Computers’ transformation of education is just beginning to gel.
[This was a piece I wrote for, potentially, the Intelligent Agent section in Wired. Since writing it I’ve learned a lot about what’s wrong with the sort of cyberphilia that permeates this article. Spot the elitist assumptions! Most of what I winsomely advocated at essay’s end is already underway, too… see my cyberspace discussion for examples.]
Personal computers were supposed to change our classrooms. The eighties hype: give a PC to every homeroom and watch students everywhere learn like mad! Now we know that was wrong–homeroom computers didn’t do much. The basic idea, though, was right: computers _will_change the ways we learn, permanently. It will just take longer than many thought.
Computers don’t themselves make education more interesting. Nothing can. Education will never be a killer app–you have to make an effort to learn, and passive entertainment will always be more popular. The payoff will come from making quality learning cheaper and quicker for those who want it.
What is quality learning? It’s having access to knowledge about what interests you, at a level you can understand, with counsel from someone to steer you, and with companions who learn with you. I call this guided depth: information in depth, with guidance (human guidance) when you need a boost or a clue. This creates learning, as the student charges ahead at their own speed in their own direction. We can measure our current systems in these terms.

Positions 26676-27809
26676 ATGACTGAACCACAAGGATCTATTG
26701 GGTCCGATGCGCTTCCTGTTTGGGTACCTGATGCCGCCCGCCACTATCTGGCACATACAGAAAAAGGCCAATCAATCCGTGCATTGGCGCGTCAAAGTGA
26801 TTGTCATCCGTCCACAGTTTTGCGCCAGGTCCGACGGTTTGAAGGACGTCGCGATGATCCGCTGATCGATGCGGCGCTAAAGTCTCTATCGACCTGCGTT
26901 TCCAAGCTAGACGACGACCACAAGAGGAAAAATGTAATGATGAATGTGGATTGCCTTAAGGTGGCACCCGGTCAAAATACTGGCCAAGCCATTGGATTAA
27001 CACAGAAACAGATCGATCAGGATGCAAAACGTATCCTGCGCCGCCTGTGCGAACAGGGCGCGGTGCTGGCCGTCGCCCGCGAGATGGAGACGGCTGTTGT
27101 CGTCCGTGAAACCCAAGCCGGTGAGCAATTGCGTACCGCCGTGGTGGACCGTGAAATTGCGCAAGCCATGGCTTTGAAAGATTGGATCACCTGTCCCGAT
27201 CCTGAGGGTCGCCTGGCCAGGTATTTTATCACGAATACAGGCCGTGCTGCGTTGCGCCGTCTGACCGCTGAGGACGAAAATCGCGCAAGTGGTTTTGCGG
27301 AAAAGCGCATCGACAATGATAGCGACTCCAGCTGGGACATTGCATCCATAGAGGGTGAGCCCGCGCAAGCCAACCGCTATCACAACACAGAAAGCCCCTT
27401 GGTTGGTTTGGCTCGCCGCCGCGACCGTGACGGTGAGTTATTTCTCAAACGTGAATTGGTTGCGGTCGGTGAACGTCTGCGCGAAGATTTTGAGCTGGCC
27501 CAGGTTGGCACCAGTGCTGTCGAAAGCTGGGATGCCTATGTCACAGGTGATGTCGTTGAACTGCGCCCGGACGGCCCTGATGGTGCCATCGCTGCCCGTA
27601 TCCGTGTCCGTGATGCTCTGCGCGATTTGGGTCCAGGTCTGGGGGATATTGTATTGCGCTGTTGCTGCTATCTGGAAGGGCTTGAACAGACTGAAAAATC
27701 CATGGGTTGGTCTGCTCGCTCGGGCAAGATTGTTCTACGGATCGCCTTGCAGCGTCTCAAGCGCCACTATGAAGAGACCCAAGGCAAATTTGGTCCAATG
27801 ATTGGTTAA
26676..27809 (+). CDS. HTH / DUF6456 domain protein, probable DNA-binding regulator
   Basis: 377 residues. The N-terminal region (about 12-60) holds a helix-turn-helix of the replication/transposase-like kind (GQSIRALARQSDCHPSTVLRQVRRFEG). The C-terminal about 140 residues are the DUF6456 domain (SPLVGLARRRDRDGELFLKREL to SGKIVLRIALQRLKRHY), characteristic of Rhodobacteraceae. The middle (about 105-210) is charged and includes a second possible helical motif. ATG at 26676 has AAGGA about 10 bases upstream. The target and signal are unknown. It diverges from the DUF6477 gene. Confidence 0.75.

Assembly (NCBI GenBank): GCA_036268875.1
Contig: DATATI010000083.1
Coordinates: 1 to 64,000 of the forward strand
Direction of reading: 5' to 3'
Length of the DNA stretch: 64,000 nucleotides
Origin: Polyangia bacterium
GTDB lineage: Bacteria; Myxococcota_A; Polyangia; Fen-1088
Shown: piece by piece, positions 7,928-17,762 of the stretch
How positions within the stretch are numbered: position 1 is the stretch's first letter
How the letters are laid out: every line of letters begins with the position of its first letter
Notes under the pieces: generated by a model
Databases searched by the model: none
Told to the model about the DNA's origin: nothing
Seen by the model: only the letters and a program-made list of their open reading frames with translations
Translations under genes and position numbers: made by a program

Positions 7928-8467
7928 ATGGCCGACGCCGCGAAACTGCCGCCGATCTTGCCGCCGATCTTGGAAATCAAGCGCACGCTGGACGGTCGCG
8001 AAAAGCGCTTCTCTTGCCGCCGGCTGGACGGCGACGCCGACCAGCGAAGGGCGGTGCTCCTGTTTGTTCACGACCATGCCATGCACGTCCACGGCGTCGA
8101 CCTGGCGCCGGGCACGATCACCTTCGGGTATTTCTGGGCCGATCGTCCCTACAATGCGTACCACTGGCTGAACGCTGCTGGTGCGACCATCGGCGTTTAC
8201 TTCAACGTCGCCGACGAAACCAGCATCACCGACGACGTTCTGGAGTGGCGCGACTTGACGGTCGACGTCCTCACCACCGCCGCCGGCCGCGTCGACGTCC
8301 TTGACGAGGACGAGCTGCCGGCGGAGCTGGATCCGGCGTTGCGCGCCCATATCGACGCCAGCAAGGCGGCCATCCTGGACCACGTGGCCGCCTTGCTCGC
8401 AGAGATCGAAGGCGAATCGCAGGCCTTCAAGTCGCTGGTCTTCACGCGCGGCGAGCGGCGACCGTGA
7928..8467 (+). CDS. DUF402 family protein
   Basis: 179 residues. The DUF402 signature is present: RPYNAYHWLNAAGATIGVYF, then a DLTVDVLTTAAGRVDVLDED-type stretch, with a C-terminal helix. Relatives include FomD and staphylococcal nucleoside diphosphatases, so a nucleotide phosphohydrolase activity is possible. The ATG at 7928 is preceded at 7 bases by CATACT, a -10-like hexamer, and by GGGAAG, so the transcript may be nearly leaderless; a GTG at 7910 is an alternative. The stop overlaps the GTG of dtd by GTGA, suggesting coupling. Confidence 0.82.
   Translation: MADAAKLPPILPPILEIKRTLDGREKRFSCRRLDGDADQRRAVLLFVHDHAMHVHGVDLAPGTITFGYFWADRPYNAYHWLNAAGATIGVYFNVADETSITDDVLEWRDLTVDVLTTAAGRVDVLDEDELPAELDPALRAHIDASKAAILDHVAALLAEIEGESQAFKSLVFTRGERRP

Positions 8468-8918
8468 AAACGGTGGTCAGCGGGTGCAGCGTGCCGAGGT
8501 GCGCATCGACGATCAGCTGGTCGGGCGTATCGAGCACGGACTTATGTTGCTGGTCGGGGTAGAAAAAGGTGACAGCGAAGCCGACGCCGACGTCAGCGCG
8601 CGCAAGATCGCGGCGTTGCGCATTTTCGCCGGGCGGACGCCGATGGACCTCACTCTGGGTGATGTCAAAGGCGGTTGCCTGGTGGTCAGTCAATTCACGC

First, stand-alone systems. CD-ROMs provide absorbable information in a convenient, coherent format, but they don’t hold very much (especially if you’re trying to learn a new subject from scratch), and they aren’t wired–you can’t work with someone on a CD-ROM, and you can’t download more when you’re done. Tutorial programs–drill programs–are useful mainly for rote learning, which is limited in scope. Software microworlds (SimCity et al) are perhaps the richest sort of learning tool yet created for individual PCs, since there’s no better way to understand something complex than by reliving it… but again, you’re on your own in the microworld.
Turning to networks, we find many more people but not much more learning. On Usenet, IRC, and most MUDs, you can talk to anyone but the system has amnesia: the only in-depth info (if you can call it that) is FAQ lists, and you can only learn so much from people in their spare time. The Web is stabler, yet it has no focus, no coherence–you can learn a lot if you’re lucky enough to find what you want, but there’s no structure, little guidance, and no real-time company. Other online networks are roughly comparable in how much (or how little) extensive, coherent information you can access, and in how little help there is for deep learning.
What we need is systems with the compelling presentation of good CD-ROM titles, the personal extensibility and wide spread of the Web, the real-time interaction of most MUDs, and (where appropriate) the engrossing power of complex simulated worlds. We need access to just about every topic, at every level of expertise.
To transform education, we must make teachers more productive, by helping them teach more people more knowledge in less time. With enough information online, students (of any age) can jump in where they choose and head in any direction, leveraging the online corpus. Teachers become more like local guides to the web. This is where the economic payoff lies: good pedagogy (self-motivated students learning autonomously) and better productivity go together.